Lost in the Woods

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This article by Jodi Peterson first appeared in the September 01, 2014 issue of High Country News.

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Smoke and mirrors

Congress can’t seem to solve a big problem: how to pay for battling wildfires.

Central Washington is not where you want to be right now. As of mid-August, wildfires had killed one person and burned some 370 homes and nearly 400,000 acres — more than triple the average acres of recent years. Thunderstorms have brought some rain but also sparked new fires; as Gov. Jay Inslee put it, “We’re still very much at the mercy of the weather gods and wind and lightning.” Major fires were burning in Oregon and California, too.

Every year, the same story plays out somewhere in the West. The Forest Service allocates about 40 percent of its budget to firefighting, but in extreme years, that funding burns up by July or August, a month or more before fire season officially ends. Then the borrowing begins. Staffers call it “fire stealing” — taking money to fight fires from research, forest stewardship and recreation.

Congress is supposed to return that borrowed money, but even when it does, the work has already been disrupted. Ironically, funding is often yanked from projects that could help reduce the risk and intensity of wildfires. During 2012 and 2013, roughly $1 billion was pilfered, leaving the agency too broke to thin trees in the Verde watershed wildland-urban interface in Arizona, for example, or reduce hazardous fuels in California’s Tahoe National Forest.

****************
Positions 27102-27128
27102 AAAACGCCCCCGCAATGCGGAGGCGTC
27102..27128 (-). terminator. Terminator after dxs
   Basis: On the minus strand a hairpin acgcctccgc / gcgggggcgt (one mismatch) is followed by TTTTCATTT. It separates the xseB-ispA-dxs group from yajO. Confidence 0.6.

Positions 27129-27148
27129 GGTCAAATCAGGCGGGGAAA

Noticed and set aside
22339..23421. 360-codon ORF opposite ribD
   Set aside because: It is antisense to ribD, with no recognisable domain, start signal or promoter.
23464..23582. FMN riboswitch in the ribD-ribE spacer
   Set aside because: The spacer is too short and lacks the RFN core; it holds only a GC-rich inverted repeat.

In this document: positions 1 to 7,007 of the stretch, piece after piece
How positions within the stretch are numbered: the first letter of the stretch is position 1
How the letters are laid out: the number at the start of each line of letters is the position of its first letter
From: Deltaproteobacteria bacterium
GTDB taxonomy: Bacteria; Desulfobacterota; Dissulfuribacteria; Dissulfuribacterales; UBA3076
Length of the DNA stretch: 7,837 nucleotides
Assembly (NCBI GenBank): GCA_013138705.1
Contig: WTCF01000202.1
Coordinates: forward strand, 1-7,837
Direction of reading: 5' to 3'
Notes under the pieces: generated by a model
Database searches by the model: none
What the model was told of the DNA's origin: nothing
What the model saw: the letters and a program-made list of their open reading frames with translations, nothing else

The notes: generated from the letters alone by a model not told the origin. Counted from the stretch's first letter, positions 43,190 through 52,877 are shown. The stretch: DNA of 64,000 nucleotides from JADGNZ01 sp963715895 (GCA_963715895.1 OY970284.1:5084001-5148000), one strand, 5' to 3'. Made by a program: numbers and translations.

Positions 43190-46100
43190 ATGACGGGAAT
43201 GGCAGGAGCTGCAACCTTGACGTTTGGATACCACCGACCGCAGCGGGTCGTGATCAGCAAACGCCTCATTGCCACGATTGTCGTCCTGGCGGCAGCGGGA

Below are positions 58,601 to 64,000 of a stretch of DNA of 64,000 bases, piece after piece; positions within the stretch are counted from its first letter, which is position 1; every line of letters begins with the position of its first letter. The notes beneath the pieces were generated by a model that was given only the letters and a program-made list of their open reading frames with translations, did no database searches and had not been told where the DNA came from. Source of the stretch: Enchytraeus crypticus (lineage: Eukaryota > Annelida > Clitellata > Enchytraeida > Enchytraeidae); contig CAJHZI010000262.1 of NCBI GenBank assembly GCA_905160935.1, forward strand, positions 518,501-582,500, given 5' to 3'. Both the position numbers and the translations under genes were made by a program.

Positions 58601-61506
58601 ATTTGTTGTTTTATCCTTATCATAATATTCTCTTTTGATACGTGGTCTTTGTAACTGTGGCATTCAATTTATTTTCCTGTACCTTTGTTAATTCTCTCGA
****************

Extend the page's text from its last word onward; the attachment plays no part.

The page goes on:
Federal and state officials and policymakers agree that the current budgeting model, also used by the Department of Interior, is broken. And firefighting costs keep climbing: Wildfire season is two months longer than it used to be, and since the 1970s, the average acreage burned has increased five-fold. Plus, development keeps encroaching on forests, forcing firefighters to defend homes, an expensive —and dangerous — task.

“We haven’t talked to anyone who doesn’t acknowledge the idiocy of stealing money from the very programs that are supposed to prevent wildfires or mitigate their effects,” says Jim Ogsbury, executive director of the Western Governors’ Association. Fixing the problem, though, is another matter. “Fires are going north,” Inslee says, “but the funding is going south.”

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